This breed of leaders must be willing to invest in building the right knowledge and perspectives to work more effectively towards desired outcomes. Entrepreneurial leaders also leave room for experimentation, especially when it comes to solving acute problems that may take several years--and attempts--to resolve, making it a great learning experience.  Learning and growing through experimentation, therefore, is a critical part of an entrepreneurial leader’s journey.

The leader in the government department ushered in sweeping changes, taking risks while dealing with the bureaucracy. He persevered until his experimentation succeeded.

Shaping Strategic Entrepreneurship With the Right mindset        

When Jack Welch was named GE’s youngest CEO in 1981, his predecessor, Reginald Jones, prophetically said, “We need entrepreneurs who are willing to take well-considered business risks—and at the same time know how to work in harmony with a larger business entity.”   

The legendary Welch proved to be exactly the kind of leader Jones had envisioned: one with a unique entrepreneurial, growth mindset who transformed GE into one of the world’s most agile and admired companies. Later, Welch wrote in his autobiography that his goal was to create “a company filled with self-confident entrepreneurs who would face reality every day.”

The three mindsets identified in Prof Ramnarayan’s study reiterate the need for strong entrepreneurial leaders like Welch to usher in large-scale change interventions in incumbent firms. Yet, the researchers maintain, the identified mindsets are only some of the cognitive filters used by such leaders for the successful practice of strategic entrepreneurship. There could potentially be other mindsets, too, that influence leaders to act entrepreneurially.  

According to a HBR study, leaders can also exhibit a deliberative mindset that allows them to have a “heightened receptiveness” to process the information around them and act as optimally as possible. In this context, it’s critical to acknowledge renowned Stanford psychologist Carol Dweck’s groundbreaking idea of how a “growth mindset” can be leveraged by entrepreneurial leaders with the notion that abilities are not inborn but rather, can be cultivated or learnt over time. Leaders with a growth mindset invest time and effort to learn new skills and foster an environment that invites feedback, treats failure as an opportunity to learn and improve, and emphasises continual learning. They seize opportunities to improve their chances of success and stay motivated to lead in a positive and energised way.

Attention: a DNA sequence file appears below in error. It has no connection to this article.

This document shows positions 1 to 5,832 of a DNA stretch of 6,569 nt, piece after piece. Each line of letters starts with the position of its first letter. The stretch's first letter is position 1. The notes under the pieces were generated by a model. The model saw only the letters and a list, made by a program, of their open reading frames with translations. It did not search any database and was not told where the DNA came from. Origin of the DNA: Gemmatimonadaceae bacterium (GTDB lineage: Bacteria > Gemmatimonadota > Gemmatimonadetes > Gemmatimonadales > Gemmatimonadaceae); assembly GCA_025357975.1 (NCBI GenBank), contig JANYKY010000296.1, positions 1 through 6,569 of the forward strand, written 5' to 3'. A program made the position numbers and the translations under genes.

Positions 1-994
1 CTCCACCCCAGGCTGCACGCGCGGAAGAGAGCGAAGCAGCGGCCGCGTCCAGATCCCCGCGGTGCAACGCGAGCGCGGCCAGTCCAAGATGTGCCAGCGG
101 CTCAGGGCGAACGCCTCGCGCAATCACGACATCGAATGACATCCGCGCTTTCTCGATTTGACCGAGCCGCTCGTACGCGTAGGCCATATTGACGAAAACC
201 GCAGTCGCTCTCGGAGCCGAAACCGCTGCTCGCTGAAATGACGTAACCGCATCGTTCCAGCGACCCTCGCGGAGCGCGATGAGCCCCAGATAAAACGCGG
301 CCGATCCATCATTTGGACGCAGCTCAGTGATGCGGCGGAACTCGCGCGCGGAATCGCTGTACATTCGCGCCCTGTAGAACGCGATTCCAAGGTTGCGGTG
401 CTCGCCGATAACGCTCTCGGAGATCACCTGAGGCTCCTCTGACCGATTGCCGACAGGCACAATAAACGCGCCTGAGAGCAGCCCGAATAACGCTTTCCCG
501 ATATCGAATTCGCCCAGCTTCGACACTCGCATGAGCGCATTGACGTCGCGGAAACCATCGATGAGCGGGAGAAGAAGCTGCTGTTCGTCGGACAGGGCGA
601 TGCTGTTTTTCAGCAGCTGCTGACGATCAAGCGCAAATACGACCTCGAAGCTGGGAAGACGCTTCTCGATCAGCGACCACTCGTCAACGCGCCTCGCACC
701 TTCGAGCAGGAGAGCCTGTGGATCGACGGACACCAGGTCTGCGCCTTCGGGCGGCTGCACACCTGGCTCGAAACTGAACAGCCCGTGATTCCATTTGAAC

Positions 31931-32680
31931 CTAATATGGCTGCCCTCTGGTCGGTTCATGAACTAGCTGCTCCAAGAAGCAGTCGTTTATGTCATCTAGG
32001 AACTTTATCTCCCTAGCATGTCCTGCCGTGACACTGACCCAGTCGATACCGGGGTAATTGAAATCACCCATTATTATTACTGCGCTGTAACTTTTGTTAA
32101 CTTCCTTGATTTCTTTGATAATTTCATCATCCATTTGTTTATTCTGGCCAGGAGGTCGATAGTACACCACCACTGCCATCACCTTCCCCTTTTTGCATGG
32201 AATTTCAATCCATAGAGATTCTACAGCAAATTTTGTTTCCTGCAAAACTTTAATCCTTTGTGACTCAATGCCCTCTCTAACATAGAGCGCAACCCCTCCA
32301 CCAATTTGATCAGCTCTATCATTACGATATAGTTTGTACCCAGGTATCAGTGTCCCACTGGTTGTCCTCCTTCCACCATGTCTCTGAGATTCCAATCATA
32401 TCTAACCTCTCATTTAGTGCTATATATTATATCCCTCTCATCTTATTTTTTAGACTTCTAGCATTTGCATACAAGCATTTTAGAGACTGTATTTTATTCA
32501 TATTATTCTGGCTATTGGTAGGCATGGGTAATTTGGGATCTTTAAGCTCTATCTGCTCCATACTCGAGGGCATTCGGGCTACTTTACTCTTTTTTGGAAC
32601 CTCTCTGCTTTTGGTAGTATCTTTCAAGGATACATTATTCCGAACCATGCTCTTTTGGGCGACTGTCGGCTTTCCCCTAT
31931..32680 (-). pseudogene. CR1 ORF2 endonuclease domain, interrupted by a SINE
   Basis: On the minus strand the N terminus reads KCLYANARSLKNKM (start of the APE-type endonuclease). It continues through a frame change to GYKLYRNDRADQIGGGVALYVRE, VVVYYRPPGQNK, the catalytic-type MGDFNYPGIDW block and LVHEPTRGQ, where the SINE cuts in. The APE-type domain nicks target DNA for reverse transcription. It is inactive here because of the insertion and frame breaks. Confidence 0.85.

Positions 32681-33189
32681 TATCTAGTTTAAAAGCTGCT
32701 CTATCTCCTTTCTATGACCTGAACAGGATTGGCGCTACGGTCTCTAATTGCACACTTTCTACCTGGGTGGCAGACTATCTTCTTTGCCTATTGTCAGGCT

Undoubtedly, today’s leaders have the onus of developing multiple mindsets to handle disruptions better. Like the examples cited in the research study, leaders in organisations of all stripes need to develop the right mindset—and attitude—to help their company weather a highly unpredictable business terrain. They need to prioritise mindset development to encourage diverse entrepreneurial behaviours to flourish within the company. Towards this end, they should initiate leadership training programmes to empower leaders to act as catalysts to drive positive change in a world where uncertainty prevails. Organisations that are serious about encouraging entrepreneurial thinking among senior managers should also build a robust entrepreneurial culture, where senior executives are provided the autonomy to think out-of-the-box and generate new ideas, as well as champion diverse perspectives.  

Despite the fear of constant disruption in the age of the pandemic, entrepreneurial leaders are still a rarity, if not an anomaly, even in the most innovation-focussed businesses. Senior leaders should view uncertainty as an opportunity to develop winning mindsets that will not only transform their organisation, but also themselves in the long run.

Featured Faculty

Ramnarayan Subramaniam